Director – Brian Gibson, Screenplay/Producers – Michael Grais & Mark Victor, Photography – Andrew Laszlo, Music – Jerry Goldsmith, Visual Effects – Boss Film Co (Supervisor – Richard Edlund), Special Effects Supervisor – Michael Lantieri, Makeup Effects – Steve Johnson, Special Visualizations – H.R. Giger, Production Design – Ted Haworth. Production Company – MGM
Craig T. Nelson (Steve Freeling), JoBeth Williams (Diane Freeling), Will Sampson (Taylor), Heather O’Rourke (Carol Ann Freeling), Oliver Robbins (Robbie Freeling), Julian Beck (Reverend Henry Kane), Zelda Rubinstein (Tangina Barrons), Geraldine Fitzgerald (Gramma Jess)
The Freelings have been forced to move in with Diane’s mother, now broke because their insurance company has refused to pay out on a house that has completely vanished. Otherworldly spirits, including the ghost of Reverend Kane, a puritan minister who died along with his followers on the site of their house, appear, determined to take Carol Ann. Guided by an Indian shaman, the family must journey over onto the ‘other side’ to confront The Beast once and for all.
This was the sequel to the huge hit of the Steven Spielberg-produced and written ghost story Poltergeist (1982). The sequel has now taken over by Michael Grais and Mark Victor, the two co-writers with Steven Spielberg on the original. The joy of Poltergeist was that it was a fun, witty spook show; the failing of Poltergeist II: The Other Side is that it is merely another sequel.
Grais and Victor said that they made this film because there was a lack of resolving confrontation in the first – if that is the case, then Poltergeist III was inevitable as Poltergeist II: The Other Side resolves nothing either. Oh, the family crosses over into the netherworld but we never understand why. By the end, Carol Ann has been saved again but there has been no confrontation with the Beast and Reverend Kane is still wandering about out there in the world. At no point does this film try to patch up any of the large logic holes in the first film’s script. Nor do Grais and Victor clear up the first film’s muddled motivation about graveyards with unmoved coffins, gateways to Hell and Indian burial grounds. Indeed, they only add even more complicated nonsense about puritan graves, Indian magic and devil-possessed preachers to the already overflowing scramble of ideas.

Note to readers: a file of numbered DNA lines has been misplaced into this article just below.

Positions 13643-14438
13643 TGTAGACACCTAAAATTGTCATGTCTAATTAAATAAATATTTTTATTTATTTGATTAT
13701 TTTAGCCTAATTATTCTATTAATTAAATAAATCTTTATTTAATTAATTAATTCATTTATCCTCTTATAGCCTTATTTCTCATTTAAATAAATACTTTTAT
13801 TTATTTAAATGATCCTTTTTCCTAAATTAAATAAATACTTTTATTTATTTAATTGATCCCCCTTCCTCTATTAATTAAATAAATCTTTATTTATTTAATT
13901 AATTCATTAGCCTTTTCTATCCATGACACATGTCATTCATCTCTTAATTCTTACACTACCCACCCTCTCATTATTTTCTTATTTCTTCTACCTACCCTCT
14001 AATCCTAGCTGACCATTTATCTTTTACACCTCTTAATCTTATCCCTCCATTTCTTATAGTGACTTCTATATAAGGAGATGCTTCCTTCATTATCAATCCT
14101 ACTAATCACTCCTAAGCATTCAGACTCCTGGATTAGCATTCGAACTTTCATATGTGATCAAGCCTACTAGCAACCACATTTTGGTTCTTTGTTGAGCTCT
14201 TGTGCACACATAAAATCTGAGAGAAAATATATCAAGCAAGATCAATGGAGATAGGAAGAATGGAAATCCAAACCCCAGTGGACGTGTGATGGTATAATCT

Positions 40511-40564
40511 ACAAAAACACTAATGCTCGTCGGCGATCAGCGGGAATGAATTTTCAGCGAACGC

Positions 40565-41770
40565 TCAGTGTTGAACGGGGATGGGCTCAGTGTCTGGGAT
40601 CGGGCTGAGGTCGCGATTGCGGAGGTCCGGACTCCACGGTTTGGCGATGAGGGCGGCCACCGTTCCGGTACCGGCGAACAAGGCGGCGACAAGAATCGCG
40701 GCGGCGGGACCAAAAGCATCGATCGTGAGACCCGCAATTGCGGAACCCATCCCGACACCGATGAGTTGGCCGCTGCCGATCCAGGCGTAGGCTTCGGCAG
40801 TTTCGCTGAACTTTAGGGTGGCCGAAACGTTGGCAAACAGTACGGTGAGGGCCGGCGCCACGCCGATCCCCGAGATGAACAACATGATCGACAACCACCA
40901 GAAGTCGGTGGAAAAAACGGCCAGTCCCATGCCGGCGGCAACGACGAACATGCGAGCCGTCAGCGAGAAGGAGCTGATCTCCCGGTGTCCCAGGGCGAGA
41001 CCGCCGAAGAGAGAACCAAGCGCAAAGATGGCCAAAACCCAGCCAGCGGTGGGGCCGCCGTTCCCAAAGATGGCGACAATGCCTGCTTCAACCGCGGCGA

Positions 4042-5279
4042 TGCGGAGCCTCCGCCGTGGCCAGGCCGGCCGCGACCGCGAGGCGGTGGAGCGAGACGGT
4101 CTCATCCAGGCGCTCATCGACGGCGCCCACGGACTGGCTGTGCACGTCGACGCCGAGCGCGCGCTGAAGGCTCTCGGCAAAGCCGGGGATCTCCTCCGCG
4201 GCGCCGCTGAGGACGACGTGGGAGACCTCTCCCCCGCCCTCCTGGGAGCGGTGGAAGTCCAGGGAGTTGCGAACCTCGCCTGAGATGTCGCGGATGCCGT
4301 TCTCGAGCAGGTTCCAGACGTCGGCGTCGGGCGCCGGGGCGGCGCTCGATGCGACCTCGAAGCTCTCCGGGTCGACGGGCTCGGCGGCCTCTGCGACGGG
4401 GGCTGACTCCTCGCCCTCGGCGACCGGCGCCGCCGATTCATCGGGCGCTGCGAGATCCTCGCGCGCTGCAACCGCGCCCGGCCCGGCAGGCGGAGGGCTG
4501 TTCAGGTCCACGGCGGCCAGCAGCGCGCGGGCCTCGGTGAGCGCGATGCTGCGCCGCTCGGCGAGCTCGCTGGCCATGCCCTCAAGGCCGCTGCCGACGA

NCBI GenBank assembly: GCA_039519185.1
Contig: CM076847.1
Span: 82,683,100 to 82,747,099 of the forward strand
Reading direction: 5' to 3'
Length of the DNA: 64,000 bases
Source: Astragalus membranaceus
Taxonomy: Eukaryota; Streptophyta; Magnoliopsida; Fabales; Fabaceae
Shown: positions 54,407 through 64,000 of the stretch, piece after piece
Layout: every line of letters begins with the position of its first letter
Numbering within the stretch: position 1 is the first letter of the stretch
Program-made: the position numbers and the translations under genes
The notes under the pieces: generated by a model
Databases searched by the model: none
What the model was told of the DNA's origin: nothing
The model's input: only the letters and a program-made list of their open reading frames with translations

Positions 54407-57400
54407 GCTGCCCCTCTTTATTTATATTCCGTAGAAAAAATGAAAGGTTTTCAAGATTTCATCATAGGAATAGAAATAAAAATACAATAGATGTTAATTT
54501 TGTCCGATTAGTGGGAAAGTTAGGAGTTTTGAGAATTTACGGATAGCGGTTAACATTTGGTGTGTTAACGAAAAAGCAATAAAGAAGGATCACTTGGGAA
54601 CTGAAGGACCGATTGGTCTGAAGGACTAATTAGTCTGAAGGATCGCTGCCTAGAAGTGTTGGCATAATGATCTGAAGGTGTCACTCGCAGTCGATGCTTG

The entirety of the cast from the first film has been reunited with the exception of Dominique Dunne who played the teenage daughter and who was shot by her boyfriend shortly after Poltergeist premiered – her absence is discreetly explained away as her having gone to university. The appeal of the first film was largely in the warm, everyday characterisations. Here director Brian Gibson lacks the ability to draw that warmth of character out of the actors a second time around. Despite being reunited, everybody walks through their roles with a perfunctory lack of lustre, most disappointingly Zelda Rubinstein, the first film’s scene stealer. Craig T. Nelson overacts badly throughout – he looks downright silly trying to act possessed. Contrarily, while the regulars seem dull, it is the newcomers who add some zing to the film. Will Sampson adds an otherworldly presence as the Indian shaman, while Julian Beck is downright creepy as Kane.
There is a new director in Brian Gibson, who had previously directed the tv play of Dennis Potter’s Blue Remembered Hills (1978) and the punk musical Breaking Glass (1980) and would go onto the unexceptional likes of What’s Love Got to Do With It (1993), The Juror (1996) and Still Crazy (1998). Without Tobe Hooper and Spielberg’s guiding hand, this is a by-the-numbers spook show – almost nothing happens for the first half-hour. One can see how empty the film is by the number of false shocks that Gibson whips up – how the unscary image of a snake crawling through a skeleton early on is blown up to dramatically ludicrous heights by the operatic shriekings of score and sound effects in an attempt to make people jump. It is the same the whole way through with every set-piece only getting sillier – attacks by garage implements, the fillings in Oliver Robbins’ teeth turning into a metal cocoon that envelops him and at the absolute height of silliness the worm in a bottle of tequila turning into a giant mutant bug that emerges to possess Craig T. Nelson.